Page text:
The most important aspect to a triathlon is the training. You can't just dive into one without any preparation. Well, I suppose you could, but the results wouldn't be pretty. The triathlons in which I compete usually comprise of a 800 yard swim, a 15 mile bike course, and a 3 mile run. It's nothing compared to an Ironman or even a marathon, but it requires you to be competent in three different areas. For example, if you can't swim, a triathlon is a pretty poor choice of hobbies. If you hate riding a bicycle, I'd recommend you explore other options. But if you love to run, bike and swim, as I do, then it's a great sport to try.
But it requires a lot of training. I spend a good deal of time on the bicycle trainer I have in the basement, and I look for opportunities to swim every chance I get. I don't run a lot because I'm trying to save my knee, but I try to keep myself in good shape. Triathlons require endurance, so I work hard to prepare.
All this training comes in handy in the midst of a race. It's not that I worry I'm going to forget how to run or I won't remember how to pedal my bicycle. I don't worry that I'll be in the middle of a lake and suddenly have no idea how to swim, and I'm confidant that I can tie my shoes even when I'm stressed out. No, the training comes in handy when I'm in the middle of the bike course and my legs begin to feel heavy, when I grow frustrated and feel like the course will never end, when everyone is passing me and I forget why I do this—that's when the training comes in handy, because my body defaults to a certain setting. I've trained my body to compete in these events, and so when my mind wanders and I lose my focus, my body automatically responds and keeps driving me forward. It keeps my legs and arms churning and gets me through the low spots. This past summer I competed in a race in Kingston that wasn't fun at all. I had been moving for almost three hours, and running for over four miles, when I was ready to throw in the towel. No part of me wanted to keep moving, and I hurt. Cruelest of all, they had set the finish line on top of a hill, and you had to run completely around the bottom of the hill before ascending to the finish line. It was hot, and it was brutal, and I wasn't that interested in continuing.
But my training kicked in. I had prepared for this moment, so that when my mind despaired, my body kept moving. It knew what I was supposed to do, so that by the time my mind finally got around to deciding to continue, by body had already moved closer to the finish line. My default setting was moving forward—so when all else failed, I kept moving forward.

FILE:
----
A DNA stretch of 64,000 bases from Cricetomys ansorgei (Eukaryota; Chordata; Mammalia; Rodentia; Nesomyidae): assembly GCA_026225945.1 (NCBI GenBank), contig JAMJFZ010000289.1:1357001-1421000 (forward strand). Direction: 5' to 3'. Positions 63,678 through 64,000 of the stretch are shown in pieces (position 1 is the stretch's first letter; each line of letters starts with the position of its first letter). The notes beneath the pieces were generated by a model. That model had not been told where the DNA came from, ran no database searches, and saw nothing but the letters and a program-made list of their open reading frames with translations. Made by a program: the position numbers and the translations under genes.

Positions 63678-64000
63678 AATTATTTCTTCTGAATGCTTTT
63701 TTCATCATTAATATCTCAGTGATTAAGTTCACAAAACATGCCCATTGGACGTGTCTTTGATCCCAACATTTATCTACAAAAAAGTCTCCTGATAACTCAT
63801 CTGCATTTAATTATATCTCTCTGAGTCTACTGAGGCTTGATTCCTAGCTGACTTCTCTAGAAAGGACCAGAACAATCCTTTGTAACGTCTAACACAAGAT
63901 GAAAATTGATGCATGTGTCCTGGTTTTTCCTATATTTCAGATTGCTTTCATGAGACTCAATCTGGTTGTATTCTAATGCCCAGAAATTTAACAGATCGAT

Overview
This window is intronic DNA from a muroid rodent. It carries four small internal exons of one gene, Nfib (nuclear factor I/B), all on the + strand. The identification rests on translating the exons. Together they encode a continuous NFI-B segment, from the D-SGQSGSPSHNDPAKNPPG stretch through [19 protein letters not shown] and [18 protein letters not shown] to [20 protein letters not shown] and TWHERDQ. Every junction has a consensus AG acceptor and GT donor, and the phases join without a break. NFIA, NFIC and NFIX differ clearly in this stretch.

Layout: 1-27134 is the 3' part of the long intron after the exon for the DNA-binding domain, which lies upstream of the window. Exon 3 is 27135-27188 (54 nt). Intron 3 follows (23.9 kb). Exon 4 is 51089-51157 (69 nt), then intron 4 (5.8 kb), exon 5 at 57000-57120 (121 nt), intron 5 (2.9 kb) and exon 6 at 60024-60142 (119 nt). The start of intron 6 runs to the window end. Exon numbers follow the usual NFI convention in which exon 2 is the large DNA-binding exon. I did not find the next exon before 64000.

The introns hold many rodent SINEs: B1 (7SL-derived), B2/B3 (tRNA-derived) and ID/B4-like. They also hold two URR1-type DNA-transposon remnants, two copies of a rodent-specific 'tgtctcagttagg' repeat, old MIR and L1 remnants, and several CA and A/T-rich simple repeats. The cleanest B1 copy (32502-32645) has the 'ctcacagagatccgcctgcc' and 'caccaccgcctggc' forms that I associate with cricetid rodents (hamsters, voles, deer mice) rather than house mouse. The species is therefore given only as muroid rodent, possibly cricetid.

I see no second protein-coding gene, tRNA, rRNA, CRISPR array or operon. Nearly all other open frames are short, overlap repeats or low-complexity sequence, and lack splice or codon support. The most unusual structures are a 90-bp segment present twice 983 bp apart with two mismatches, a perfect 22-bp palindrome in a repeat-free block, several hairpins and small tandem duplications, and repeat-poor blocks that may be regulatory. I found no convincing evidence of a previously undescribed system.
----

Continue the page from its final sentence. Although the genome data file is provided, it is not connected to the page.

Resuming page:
In this incredibly difficult passage from Luke's Gospel, we come to a challenge that seems as daunting as a hill at the end of a race. We've been traveling with Jesus from the stable in Bethlehem, and just as we draw near to the pivotal events in human history, we wind up having to spend a chapter listening to Jesus talk about a temple being thrown down and trials and tribulations that we will face. We want to move on to the familiar things, the Last Supper and the Trial, but Jesus is making us slow down and listen first.

Jesus is trying to prepare us. Jesus is trying to help us train our minds, our hearts, our lives, so that when the trials come we will be ready to live with integrity, with honor, staying true to the Word of God. Listen to his words again:
They will arrest you and persecute you; they will hand you over...
You will be betrayed even by parents and brothers, by relatives and friends; and they will put some of you to death. You will be hated by all because of my name.

Jesus knows what lies before us. He knows what lies before him. Just think about his mindset—he's standing on the edge of his own death, on the lip of the abyss into which he is about to plunge. In the coming days he will be arrested, beaten, and hung upon a cross, betrayed by a friend, and then he will descend into the depths of hell itself. This is what awaits him, and he does not go easily, lightly—rather he knows that he must prepare his disciples for the same journey, knowing that they will suffer similar persecutions, similar betrayals, similar deaths. He knows that the future of the church will, in large part, be determined by the actions of those that are listening to him speak. He wants to prepare them. Listen again: